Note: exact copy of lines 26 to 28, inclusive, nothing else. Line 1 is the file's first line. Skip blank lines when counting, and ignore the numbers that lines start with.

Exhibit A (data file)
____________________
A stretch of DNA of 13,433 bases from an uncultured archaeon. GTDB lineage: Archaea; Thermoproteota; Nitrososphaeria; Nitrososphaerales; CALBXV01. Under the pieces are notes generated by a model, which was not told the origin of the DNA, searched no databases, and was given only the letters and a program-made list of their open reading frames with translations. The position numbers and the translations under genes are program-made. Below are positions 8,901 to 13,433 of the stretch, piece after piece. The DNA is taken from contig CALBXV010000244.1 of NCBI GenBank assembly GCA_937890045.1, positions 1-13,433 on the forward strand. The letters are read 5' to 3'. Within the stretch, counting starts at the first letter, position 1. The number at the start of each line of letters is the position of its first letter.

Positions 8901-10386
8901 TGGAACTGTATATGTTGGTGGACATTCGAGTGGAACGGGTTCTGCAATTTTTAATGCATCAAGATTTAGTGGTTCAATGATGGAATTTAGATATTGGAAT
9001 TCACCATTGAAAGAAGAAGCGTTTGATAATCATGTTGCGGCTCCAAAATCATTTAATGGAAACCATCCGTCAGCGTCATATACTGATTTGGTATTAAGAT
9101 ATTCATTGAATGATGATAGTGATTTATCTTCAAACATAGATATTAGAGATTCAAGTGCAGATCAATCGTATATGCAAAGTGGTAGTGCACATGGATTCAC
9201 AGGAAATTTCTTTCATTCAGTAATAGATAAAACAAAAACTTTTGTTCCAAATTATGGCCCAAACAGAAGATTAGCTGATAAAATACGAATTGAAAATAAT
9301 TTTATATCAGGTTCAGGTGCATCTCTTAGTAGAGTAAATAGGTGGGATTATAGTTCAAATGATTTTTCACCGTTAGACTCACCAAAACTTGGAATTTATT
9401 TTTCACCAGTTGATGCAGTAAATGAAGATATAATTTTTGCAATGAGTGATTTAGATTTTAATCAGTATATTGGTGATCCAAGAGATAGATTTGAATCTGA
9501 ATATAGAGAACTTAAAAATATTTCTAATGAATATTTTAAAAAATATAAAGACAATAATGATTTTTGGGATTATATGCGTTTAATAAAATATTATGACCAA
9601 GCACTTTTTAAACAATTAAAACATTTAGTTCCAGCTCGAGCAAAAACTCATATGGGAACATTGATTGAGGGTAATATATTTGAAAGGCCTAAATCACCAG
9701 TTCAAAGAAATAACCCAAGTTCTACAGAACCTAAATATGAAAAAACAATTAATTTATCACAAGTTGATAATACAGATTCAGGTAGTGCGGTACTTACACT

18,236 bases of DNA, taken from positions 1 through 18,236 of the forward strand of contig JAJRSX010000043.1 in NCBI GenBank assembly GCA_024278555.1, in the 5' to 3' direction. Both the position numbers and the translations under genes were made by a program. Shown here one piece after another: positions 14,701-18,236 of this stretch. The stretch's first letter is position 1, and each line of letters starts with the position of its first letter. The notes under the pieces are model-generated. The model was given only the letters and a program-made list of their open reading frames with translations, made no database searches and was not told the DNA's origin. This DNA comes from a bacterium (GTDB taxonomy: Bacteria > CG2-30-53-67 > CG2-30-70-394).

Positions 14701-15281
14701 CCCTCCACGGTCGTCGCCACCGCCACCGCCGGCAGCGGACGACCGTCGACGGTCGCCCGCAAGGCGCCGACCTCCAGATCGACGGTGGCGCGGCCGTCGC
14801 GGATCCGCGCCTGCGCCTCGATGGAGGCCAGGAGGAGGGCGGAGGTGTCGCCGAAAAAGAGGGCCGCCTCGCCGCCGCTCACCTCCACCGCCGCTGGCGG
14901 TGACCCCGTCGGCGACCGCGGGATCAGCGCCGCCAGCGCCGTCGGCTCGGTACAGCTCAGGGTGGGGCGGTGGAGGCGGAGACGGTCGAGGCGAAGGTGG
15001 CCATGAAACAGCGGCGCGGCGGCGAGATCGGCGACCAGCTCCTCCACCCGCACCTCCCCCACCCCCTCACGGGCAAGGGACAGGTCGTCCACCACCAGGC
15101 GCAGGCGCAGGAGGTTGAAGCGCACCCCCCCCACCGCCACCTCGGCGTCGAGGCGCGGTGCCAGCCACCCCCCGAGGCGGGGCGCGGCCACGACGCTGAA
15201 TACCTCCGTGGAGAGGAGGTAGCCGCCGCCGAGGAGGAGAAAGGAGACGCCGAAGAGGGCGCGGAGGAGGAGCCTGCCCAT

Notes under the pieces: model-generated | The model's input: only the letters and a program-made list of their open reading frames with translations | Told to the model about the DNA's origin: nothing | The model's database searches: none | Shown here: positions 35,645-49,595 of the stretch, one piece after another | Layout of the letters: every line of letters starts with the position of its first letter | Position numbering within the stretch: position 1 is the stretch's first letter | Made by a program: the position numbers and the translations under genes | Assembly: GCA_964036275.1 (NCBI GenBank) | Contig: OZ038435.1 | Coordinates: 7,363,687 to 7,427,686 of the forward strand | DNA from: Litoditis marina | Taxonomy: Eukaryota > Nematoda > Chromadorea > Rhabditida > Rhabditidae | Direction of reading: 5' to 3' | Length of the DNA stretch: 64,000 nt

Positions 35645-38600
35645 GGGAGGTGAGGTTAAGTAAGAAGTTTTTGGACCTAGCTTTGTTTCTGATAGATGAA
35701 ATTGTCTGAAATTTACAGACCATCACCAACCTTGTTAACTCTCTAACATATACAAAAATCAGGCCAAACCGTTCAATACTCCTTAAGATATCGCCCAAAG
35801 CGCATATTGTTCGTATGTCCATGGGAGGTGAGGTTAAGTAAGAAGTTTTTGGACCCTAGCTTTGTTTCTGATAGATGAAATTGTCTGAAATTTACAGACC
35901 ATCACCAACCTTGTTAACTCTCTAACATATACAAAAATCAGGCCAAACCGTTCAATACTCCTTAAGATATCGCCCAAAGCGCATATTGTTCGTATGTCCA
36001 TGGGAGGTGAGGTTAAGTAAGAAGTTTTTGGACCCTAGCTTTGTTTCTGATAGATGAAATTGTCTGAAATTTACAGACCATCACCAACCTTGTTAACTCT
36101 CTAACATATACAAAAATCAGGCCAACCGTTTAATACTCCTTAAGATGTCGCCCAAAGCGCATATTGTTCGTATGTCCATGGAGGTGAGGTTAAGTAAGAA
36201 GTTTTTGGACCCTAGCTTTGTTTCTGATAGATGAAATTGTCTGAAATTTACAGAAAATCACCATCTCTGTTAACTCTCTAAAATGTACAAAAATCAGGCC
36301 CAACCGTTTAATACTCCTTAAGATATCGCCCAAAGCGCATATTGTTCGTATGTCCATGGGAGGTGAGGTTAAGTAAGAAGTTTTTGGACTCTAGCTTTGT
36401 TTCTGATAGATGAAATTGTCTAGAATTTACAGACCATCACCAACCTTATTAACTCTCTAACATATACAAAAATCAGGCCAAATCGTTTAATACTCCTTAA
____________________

36001 TGGGAGGTGAGGTTAAGTAAGAAGTTTTTGGACCCTAGCTTTGTTTCTGATAGATGAAATTGTCTGAAATTTACAGACCATCACCAACCTTGTTAACTCT
36101 CTAACATATACAAAAATCAGGCCAACCGTTTAATACTCCTTAAGATGTCGCCCAAAGCGCATATTGTTCGTATGTCCATGGAGGTGAGGTTAAGTAAGAA
36201 GTTTTTGGACCCTAGCTTTGTTTCTGATAGATGAAATTGTCTGAAATTTACAGAAAATCACCATCTCTGTTAACTCTCTAAAATGTACAAAAATCAGGCC